F1 teams approve tight budgets and sweeping aerodynamic rules

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Illustration for the article titled F1 teams approve reduced budgets and radical aerodynamic rules

Photo: Williams

Formula 1 has long been a battle over who could spend the most, with a large German manufacturer and an Austrian soft drink company dominating the last decade with dollars. Teams have recognized that parity is necessary to make the race more interesting, retain fans and, hopefully, make the whole grid more competitive. This is what we want to see, right? Races. To do this, the teams met Friday for electronic voting for a reduced budget, open-source parts, and totally unknown aerodynamic regulation.

Let’s start with budgets. Budgets were already slashed for the 2021 season to $ 175 million still massive. In light of the coronavirus situation, the teams called for a more drastic budget cut. This has been a controversial topic for the past month or so, with Ferrari not wanting to go below $ 145 million, while teams like McLaren wanted to see numbers as low as $ 100 million a year. After weeks of debate, the final figure came out at $ 145 million because Ferrari.

The big red elephant in the room may have managed to settle in for 2021, but teams have negotiated a further drop to 140 million in 2022, and 135 million thereafter. Apparently, Ferrari accepted the compromise and all the teams voted to approve the new multi-level budget structure. The hope here is obviously to make the smaller teams at the back of the grid, especially the former Williams world champions, more competitive.

In the long term, the teams also proposed a new handicap in aerodynamic development system. In this new system, the least performing teams have more time in CFD and wind tunnel development than the teams with better results. Personally, I like this idea a lot better than what the other series have done, like the balance of performance or the success of the ballast. Engineering teams are still responsible for improving the car, some may have a few extra hours in the laboratory to find the right answer. It is much less artificial of an intervention.

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Here’s how it works: A basic standard for aerodynamic development time will be established for all teams at the start of the season. Teams that finish in the top three will only have 70% of this standard time to do their job. The team in fourth place will get 80% of the baseline, with each subsequent position improving from 5% to 110% for the tenth and final place. This means that, based on the 2019 final results, Williams would have 40% more time in the wind tunnel or on CFD machines than Mercedes, Red Bull and Ferrari.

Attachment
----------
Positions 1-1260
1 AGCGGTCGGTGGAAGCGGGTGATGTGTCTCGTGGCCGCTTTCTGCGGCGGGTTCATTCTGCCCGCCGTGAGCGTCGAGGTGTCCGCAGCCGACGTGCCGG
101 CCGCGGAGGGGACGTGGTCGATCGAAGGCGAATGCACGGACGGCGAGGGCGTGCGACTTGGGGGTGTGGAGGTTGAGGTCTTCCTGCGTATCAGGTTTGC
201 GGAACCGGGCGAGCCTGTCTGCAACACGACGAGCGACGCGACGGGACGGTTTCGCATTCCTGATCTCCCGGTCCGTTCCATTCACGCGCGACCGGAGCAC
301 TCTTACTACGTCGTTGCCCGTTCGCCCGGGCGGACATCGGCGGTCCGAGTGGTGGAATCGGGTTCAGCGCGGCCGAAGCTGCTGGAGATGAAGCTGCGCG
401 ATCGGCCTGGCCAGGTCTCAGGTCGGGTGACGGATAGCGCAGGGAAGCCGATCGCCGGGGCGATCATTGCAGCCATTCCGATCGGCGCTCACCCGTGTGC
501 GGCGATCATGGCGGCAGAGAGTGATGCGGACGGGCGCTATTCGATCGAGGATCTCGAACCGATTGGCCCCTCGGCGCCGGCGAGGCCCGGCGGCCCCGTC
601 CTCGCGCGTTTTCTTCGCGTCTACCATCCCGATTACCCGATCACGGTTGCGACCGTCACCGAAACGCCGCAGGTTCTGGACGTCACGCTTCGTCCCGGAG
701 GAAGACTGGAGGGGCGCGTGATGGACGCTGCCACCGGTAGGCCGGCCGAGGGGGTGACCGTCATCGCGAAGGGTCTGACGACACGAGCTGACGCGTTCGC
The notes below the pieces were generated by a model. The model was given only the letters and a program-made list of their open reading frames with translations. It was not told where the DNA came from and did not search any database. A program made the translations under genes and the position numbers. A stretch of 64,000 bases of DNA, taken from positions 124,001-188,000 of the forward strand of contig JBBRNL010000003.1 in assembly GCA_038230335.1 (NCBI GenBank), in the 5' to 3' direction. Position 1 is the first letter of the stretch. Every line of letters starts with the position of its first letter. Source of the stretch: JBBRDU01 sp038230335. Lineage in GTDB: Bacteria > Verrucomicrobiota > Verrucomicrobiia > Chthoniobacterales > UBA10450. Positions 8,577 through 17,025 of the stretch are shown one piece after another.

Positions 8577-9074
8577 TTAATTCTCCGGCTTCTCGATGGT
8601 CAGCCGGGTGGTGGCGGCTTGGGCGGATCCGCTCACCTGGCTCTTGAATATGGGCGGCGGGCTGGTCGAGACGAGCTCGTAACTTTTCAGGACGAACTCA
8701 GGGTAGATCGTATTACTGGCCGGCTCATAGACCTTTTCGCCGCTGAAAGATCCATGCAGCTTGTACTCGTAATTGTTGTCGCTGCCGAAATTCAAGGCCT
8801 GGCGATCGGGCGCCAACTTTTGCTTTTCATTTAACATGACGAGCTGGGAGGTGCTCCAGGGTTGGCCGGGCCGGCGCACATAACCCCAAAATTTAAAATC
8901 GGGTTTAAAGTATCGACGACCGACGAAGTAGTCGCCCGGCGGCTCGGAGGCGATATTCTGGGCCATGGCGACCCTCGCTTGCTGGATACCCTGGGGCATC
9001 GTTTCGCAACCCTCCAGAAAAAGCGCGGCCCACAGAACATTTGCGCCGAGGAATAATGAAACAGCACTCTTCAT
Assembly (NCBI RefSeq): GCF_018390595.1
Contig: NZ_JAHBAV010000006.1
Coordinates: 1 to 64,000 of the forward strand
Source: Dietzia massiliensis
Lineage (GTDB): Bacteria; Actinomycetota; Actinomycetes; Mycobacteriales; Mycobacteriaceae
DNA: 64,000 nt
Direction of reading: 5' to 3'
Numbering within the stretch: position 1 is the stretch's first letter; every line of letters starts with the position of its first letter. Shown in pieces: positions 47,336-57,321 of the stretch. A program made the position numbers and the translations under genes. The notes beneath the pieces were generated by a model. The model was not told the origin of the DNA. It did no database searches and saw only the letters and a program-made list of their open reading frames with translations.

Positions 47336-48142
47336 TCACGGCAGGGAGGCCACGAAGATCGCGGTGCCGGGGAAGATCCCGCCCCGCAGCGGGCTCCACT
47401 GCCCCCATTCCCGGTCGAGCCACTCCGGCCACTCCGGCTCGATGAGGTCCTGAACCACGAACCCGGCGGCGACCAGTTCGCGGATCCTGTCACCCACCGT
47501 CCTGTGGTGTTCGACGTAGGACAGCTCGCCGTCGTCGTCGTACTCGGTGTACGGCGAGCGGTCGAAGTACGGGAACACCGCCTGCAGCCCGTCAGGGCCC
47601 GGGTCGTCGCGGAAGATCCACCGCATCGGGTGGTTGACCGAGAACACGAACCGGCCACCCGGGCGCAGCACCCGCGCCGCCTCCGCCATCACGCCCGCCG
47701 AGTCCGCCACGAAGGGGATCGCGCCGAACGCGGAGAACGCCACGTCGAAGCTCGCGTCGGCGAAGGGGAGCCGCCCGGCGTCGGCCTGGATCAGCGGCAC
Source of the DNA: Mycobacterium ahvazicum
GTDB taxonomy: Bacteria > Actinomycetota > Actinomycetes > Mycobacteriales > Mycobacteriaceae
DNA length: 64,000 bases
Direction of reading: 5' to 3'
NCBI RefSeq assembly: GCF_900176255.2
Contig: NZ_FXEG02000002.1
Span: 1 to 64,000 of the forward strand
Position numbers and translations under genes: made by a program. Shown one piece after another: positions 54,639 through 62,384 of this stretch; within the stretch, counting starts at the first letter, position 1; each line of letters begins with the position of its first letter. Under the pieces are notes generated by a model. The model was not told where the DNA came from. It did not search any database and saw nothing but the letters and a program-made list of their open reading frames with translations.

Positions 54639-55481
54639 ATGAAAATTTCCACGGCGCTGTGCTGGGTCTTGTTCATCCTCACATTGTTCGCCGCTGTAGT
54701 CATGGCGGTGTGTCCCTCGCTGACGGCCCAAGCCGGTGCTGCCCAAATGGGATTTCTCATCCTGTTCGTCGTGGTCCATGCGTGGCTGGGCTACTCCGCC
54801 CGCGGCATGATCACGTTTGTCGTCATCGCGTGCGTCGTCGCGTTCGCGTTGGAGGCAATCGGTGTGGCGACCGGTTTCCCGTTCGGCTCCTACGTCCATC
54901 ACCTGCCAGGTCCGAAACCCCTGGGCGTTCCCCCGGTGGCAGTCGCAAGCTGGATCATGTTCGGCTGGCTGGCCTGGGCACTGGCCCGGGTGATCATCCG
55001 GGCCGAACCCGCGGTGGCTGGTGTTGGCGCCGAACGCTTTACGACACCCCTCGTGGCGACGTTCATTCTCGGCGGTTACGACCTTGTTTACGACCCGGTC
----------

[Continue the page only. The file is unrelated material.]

The teams also supported a proposal to introduce certain open source parts in F1. The designs of standard elements such as steering columns and pedals must be shared so that teams can save the research and development costs of their own construction. Obviously, things like carbon fiber tubs, aerodynamics and transmissions will always be kept secrets. It is not a move towards a specified F1, but simply a cost reduction. Think of it like buying napkins and plates at the store for your dinner from scratch rather than making your own.

Many of these ideas were first introduced by the owner of the Liberty Media series, and after the teams’ vote, he cleared a major hurdle. Now the rule changes will have to be sent to the FIA ​​World Motor Sport Council for final ratification. Although all of these rule changes were approved by Liberty and unanimously by the teams, the WMSC decision should be no more than a formality.

I haven’t been so excited for Formula 1 in a very long time. I hope this will usher in a new era of privateer competitive advantage and end the grip of a single team that has plagued the sport for years. Let’s go!

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